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Moving to Shanghai: ATC Relocates to the Middle Kingdom

On February 15th, 2008 we boarded a plane, after several delays and visa problems, to Toronto, Canada. We had a ten hour layover over the night and would be catching the first morning flight to China.

When we arrived in Toronto we discovered it was frigid outside, and impossible for us to venture forth without having to go through the agony of airway security. So, we found a nice padded bench and fell asleep.

We were awoken in the night as a Canadian man approached and sat in the opposing bench, he was a government worker who would also be on an early flight. He talked with Mike about architecture and Canadian politics while I snoozed, and by morning the two had become friends. Though a good fifteen years older than Mike, the two would retain their email-based friendship throughout our stay in China, sending pictures and typing observations.

Finally at 9am we boarded our flight on Air Canada. Allow me to interject to mention that Air Canada is one of the few remaining airlines that is truly bearable. Each seat has a video screen in the back of it stocked full of recent releases. Having a mild fear of flights, I sat awake on most planes holding the arm rests and blinking out the window at the sun. This flight was more relaxing, and the constant stream of movies I could chose and control kept me entertained the full fourteen hours while Mike slept. Also worth mentioning—Air Canada has free drinks on international flights, making it the only airline worth flying on.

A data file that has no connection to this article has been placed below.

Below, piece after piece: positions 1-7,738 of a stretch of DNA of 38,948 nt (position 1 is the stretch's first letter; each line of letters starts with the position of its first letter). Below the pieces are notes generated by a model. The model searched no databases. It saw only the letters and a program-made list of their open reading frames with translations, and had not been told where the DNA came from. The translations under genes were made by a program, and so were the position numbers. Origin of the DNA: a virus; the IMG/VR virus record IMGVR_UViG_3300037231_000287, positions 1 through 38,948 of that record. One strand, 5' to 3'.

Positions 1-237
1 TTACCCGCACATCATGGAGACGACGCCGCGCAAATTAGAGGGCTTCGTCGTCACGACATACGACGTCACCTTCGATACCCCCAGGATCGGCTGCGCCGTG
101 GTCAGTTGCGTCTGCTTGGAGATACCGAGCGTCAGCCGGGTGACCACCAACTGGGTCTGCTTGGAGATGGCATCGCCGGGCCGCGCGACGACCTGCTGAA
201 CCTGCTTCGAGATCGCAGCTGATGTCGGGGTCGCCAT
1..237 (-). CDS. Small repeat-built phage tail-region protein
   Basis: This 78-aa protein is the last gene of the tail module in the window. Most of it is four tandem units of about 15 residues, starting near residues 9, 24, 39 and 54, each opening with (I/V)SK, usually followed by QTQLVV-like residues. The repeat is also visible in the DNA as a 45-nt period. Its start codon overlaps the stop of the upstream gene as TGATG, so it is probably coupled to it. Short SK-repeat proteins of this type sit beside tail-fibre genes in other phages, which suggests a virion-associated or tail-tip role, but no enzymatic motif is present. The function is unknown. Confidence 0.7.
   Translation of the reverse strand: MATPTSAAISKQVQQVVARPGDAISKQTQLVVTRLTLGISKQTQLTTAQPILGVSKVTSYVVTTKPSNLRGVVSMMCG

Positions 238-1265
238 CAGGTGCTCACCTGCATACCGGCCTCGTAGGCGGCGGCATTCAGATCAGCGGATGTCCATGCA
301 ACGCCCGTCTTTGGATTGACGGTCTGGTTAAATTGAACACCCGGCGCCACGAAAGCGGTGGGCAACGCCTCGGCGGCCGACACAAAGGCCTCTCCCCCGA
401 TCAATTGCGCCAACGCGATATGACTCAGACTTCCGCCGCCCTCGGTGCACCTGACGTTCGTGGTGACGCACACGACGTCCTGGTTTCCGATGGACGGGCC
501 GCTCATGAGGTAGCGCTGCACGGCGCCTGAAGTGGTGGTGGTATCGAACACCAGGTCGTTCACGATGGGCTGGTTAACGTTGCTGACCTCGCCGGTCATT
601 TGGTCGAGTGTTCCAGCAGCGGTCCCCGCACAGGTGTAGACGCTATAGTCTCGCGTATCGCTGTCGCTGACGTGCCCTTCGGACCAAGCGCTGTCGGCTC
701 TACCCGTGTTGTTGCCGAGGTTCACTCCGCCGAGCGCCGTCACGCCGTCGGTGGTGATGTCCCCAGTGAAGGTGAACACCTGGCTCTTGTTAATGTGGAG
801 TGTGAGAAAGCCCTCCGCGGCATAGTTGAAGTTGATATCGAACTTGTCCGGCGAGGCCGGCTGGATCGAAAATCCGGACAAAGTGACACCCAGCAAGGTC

Shanghai, Bund

Shanghai, Bund

After a glorious flight we arrived in Shanghai around three in the afternoon and set about gathering our bags. I had acquired an Air Canada blanket from the flight which I wrapped myself in and snoozed by the baggage carousel. Mike awoke me with a cart full of bags and we sauntered out into the bright sun and hailed our first Shanghai cab.

Our bags would not fit in the cab, so they upgraded us to a small bus. The bus took us the forty-five minute drive to the Bund, where we had previously picked out a hostel to crash in until we found jobs and an apartment. We were excited at finally being back in China, but exhausted from jet-lag. We checked in, after much negotiation, to a hostel that was under construction and not legally open for business. The owner was a very friendly woman from Hunan province, who heaped us with cups of tea and shows us our freezing room, instructing us only to use the heater is it was an emergency. She had a baby strapped to her back as she worked.

We found a nearby restaurant and dinned on sweet and sour pork, qingcai and Tsingtao beers. We then thought it best to take in the immediate area, and headed off with our cameras to see what Shanghai was all about. We first walked to the Bund, a massive boardwalk, of sorts, along the Huangpu River, which bisects Shanghai in half vertically with the financial centre on the east bank, and the traditional old town on the west bank. We were on the west bank, looking across the river at the Pearl of the Orient and the tallest building in China – Jin Mao Tower.

We snapped several pictures of the area before turning back and passing the hostel to see what lie to the south. We happened upon a beautiful park with bamboo forests and a large moat around a grass field. We sat down and realized how tired we really were. Rather than slumber among the bamboo, we headed back to the hostel where we declared it an emergency and fell asleep to the sounds of the heater’s humming. When we awoke we discovered it had been turned off during the night.

-Posted by Lauren.




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